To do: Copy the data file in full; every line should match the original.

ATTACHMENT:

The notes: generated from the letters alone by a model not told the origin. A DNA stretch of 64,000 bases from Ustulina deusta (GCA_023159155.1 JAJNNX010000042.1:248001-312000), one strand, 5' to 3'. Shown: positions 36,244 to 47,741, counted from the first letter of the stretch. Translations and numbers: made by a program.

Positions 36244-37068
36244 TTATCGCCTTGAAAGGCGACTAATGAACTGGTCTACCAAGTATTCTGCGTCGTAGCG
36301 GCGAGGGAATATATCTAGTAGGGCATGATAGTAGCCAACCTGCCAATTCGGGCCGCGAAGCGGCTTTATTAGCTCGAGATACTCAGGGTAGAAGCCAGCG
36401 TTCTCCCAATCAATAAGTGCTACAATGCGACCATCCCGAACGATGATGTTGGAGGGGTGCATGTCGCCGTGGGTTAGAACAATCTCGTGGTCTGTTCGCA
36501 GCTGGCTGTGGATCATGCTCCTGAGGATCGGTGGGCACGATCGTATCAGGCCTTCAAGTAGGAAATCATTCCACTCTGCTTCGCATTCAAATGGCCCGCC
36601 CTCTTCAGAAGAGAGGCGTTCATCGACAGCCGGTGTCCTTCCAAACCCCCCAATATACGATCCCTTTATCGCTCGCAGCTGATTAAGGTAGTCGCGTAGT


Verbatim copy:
The notes: generated from the letters alone by a model not told the origin. A DNA stretch of 64,000 bases from Ustulina deusta (GCA_023159155.1 JAJNNX010000042.1:248001-312000), one strand, 5' to 3'. Shown: positions 36,244 to 47,741, counted from the first letter of the stretch. Translations and numbers: made by a program.

Positions 36244-37068
36244 TTATCGCCTTGAAAGGCGACTAATGAACTGGTCTACCAAGTATTCTGCGTCGTAGCG
36301 GCGAGGGAATATATCTAGTAGGGCATGATAGTAGCCAACCTGCCAATTCGGGCCGCGAAGCGGCTTTATTAGCTCGAGATACTCAGGGTAGAAGCCAGCG
36401 TTCTCCCAATCAATAAGTGCTACAATGCGACCATCCCGAACGATGATGTTGGAGGGGTGCATGTCGCCGTGGGTTAGAACAATCTCGTGGTCTGTTCGCA
36501 GCTGGCTGTGGATCATGCTCCTGAGGATCGGTGGGCACGATCGTATCAGGCCTTCAAGTAGGAAATCATTCCACTCTGCTTCGCATTCAAATGGCCCGCC
36601 CTCTTCAGAAGAGAGGCGTTCATCGACAGCCGGTGTCCTTCCAAACCCCCCAATATACGATCCCTTTATCGCTCGCAGCTGATTAAGGTAGTCGCGTAGT